The season’s worst episodes, though, are a blast from the past, as Castle’s personal serial killer returns yet again in “Resurrection” (0.5) and “Reckoning” (1). There’s nothing new to see here, just the same old overused bag of tricks. “Reckoning” at least ends with a satisfying conclusion as the team finally pulls itself together to deal with the killer once and for all, but it’s a real slog to get there.

But we can forgive this season its missteps when it delivers an amazing five (five!) episodes that win full marks from us. “Child’s Play” has Castle and Beckett looking for clues to a murder among schoolchildren. It is always a delight to see Castle’s goofy joy at dealing with children, and Nathan Fillion plays him with a warmth and humor that are so rare to see in men on screen. “Kill Switch” puts Detective Esposito in a tense stand-off that gives one of our favorite side characters a chance to shine. “Last Action Hero” is a fun-filled homage to action movies as the team investigates a crime among a group aging action stars. “Castle P. I.” gives the characters some room to grow as Castle starts up his private investigator business. And “Private Eye Caramba!” delves lovingly into the melodramatic world of telenovelas. With a mix of the serious and the silly, these episodes deliver the whimsy and crackling case-solving we love Castle for.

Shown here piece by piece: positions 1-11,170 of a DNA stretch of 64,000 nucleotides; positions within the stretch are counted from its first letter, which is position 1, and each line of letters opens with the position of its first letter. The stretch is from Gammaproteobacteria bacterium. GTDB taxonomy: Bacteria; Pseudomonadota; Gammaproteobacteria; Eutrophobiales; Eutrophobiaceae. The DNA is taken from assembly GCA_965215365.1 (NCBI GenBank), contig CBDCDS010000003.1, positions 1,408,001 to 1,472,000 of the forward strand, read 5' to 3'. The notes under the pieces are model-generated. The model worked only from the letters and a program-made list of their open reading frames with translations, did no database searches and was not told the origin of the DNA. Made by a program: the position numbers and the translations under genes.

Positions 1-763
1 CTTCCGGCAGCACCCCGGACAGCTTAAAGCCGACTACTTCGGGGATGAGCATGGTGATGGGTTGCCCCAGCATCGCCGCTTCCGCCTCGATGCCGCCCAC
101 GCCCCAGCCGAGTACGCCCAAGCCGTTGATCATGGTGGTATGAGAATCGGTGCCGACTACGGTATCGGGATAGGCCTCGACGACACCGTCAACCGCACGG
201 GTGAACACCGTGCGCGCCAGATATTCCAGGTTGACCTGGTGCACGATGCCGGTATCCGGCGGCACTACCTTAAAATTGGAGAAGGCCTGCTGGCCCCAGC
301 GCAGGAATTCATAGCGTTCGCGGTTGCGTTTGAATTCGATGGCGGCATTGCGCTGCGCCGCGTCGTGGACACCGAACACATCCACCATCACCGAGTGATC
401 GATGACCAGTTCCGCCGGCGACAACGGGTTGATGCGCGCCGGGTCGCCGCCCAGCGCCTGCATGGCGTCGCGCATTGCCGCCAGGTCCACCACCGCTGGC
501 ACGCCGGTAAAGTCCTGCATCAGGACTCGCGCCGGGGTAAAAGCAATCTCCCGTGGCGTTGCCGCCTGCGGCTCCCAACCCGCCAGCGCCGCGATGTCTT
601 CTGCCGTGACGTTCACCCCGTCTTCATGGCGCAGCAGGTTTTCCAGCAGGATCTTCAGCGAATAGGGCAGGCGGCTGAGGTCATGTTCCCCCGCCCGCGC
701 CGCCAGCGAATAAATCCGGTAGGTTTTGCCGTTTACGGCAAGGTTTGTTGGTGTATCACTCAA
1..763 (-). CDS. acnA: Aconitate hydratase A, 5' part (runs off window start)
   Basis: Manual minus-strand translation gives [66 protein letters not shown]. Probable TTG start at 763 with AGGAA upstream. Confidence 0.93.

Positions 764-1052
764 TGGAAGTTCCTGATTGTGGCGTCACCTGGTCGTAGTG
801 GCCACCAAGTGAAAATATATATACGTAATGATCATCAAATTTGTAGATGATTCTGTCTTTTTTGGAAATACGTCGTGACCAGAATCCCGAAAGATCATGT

Image: Castle and Beckett investigate a murder in a Mars mission simulator in “The Wrong Stuff” via IMDb

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Rating: Castle, Season 6

It’s a return to form for the sixth season of Castle. Here’s our take on this season’s episodes:

  1. “Valkyire” – 7
  2. “Dreamworld” – 2
  3. “Need to Know” – 5.5
  4. “Number One Fan” – 8
  5. “Time Will Tell” – 8
  6. “Get a Clue” – 6
  7. “Like Father, Like Daughter” – 8.5
  8. “A Murder is Forever” – 6
  9. “Disciple” – 2
  10. “The Good, the Bad, and the Baby” – 9
  11. “Under Fire” – 8
  12. “Deep Cover” – 2
  13. “Limelight” – 6
  14. “Dressed to Kill” – 5.5
  15. “Smells Like Teen Spirit” – 2.5
  16. “Room 147” – 8.5
  17. “In the Belly of the Beast” – 3
  18. “The Way of the Ninja” – 7.5
  19. “The Greater Good” – 5
  20. “That 70’s Show” – 3
  21. “Law and Boarder” – 6
  22. “Veritas” – 2.5
  23. “For Better or Worse” – 3

The average rating for this season is 5.4, not the best that Castle has done, but a decent showing and better than the last couple of seasons. This season does well when it plays to its strengths: offbeat crimes and the interactions of its characters.